Dr. Stanley Nelson and his team at UCLA used data collected in DuchenneConnect between 2007 and 2011 for this study. They found that the data collected in DuchenneConnect is high quality and very similar to the data from natural history studies. This is important because using the Registry data for studies is much easier and less expensive than a traditional clinical trial. Dr. Nelson's team also looked at corticosteroids as well as commonly used supplements to determine which ones, either alone or in combination, may help to prolong ambulation.

 

The Burden of Duchenne Muscular Dystrophy: An International, Cross-sectional Study.
Neurology. 2014 Aug 5; 83(6): 529–536.
Landfeldt E, et al.
DOI: 10.1212/WNL.0000000000000669

This publication is an example of a study that recruited participants from DuchenneConnect rather than using registry data. Funded by GlaxoSmithKline (GSK), this study revealed the different costs accompanying living with Duchenne and the overall financial burden carried by affected families. The research was carried out in collaboration with TREAT-NMD Duchenne registries in Germany, Italy, the United Kingdom and the United States (DuchenneConnect). Researchers asked patients and their primary caregivers to complete a questionnaire on their experience of living with Duchenne and the impact this had on medical care, employment, leisure time and quality of life. A total of 770 patients/caregivers completed the survey, with the US having the largest number of participants (284).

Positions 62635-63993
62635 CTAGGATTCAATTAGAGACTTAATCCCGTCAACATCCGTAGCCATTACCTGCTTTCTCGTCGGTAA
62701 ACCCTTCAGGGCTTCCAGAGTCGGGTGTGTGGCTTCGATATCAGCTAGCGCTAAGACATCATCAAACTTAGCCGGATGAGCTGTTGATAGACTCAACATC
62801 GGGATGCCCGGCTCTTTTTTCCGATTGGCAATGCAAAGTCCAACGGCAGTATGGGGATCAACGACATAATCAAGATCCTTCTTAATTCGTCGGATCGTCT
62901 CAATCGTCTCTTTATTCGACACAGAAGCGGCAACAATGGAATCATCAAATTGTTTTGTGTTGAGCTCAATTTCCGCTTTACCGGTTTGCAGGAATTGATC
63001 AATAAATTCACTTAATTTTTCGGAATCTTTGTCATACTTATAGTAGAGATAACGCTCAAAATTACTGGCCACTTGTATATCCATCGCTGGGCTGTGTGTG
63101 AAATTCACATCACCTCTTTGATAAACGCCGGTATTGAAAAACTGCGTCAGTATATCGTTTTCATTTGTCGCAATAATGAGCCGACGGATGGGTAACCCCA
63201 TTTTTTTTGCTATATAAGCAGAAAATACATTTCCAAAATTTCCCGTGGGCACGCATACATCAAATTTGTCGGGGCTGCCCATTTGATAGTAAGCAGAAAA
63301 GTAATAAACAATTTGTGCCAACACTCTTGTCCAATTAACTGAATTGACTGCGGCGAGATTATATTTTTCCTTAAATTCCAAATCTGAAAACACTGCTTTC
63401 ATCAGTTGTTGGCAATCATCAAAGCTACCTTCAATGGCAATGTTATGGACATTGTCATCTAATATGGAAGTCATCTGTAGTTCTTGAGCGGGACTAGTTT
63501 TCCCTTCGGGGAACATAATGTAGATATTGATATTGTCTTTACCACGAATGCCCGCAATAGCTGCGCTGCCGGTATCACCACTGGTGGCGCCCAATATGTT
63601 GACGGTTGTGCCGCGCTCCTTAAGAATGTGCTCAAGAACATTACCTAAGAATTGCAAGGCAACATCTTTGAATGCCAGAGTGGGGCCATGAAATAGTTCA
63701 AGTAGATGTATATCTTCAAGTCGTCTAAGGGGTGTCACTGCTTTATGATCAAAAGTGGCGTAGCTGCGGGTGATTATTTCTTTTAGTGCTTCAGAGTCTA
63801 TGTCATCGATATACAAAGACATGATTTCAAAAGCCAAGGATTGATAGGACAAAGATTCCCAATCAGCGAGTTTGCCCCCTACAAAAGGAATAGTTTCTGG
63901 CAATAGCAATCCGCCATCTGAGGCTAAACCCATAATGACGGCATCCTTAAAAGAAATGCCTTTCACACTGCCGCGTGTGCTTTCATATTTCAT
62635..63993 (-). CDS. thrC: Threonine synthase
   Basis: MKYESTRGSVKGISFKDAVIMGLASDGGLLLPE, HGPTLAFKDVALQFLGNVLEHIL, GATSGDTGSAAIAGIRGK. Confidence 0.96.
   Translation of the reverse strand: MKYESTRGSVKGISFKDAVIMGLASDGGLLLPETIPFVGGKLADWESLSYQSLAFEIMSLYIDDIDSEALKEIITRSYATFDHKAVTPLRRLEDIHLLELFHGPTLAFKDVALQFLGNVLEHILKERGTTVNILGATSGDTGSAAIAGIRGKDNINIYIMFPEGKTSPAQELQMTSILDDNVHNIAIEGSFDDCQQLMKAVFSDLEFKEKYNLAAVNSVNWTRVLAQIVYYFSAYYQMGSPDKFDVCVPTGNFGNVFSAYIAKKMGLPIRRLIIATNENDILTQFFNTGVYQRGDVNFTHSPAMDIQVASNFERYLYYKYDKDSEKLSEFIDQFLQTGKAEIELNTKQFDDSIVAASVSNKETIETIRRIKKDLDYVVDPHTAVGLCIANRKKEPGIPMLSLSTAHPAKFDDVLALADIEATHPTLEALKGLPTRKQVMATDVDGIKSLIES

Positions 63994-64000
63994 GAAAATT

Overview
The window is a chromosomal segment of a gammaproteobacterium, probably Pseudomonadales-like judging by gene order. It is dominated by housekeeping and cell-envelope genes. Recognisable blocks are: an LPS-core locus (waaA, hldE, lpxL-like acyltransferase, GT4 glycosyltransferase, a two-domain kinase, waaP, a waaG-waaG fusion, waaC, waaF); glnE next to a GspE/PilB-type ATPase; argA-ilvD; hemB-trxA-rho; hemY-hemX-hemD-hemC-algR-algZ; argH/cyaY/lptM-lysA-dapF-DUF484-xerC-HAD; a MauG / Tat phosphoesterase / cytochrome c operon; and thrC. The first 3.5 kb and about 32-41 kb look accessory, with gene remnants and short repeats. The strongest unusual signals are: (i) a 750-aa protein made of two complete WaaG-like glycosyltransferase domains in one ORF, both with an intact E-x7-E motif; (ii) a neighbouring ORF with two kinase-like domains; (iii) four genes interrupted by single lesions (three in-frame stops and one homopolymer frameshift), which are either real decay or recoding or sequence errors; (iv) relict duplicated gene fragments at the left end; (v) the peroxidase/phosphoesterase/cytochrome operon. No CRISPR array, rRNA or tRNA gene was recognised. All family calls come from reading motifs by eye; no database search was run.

The TREAT-NMD Duchenne Muscular Dystrophy Registries: Conception, Design, and Utilization by Industry and Academia.
Human Mutation. 2013 Nov;34(11):1449-57.
Bladen CL, et al.
DOI: 10.1002/humu.22390.

This article describes in detail how the TREAT-NMD national patient registries for Duchenne were established and how the registries have grown since their inception in 2007. The article highlights the registries success in fostering collaboration between academia, patient organizations and industry, ultimately leading to increased clinical trial opportunities for patients and translating directly to improvements in patient care and treatment options.

 

DuchenneConnect Registry Report.
PLoS Currents: Muscular Dystrophy. 2012 February 29; 4: RRN1309.
Rangel V, et al.
DOI: 10.1371/currents.RRN1309.

This is the first publication highlighting the registry data in DuchenneConnect. The data summarized was collected from the launch of DuchenneConnect in October 2007 through June 2011.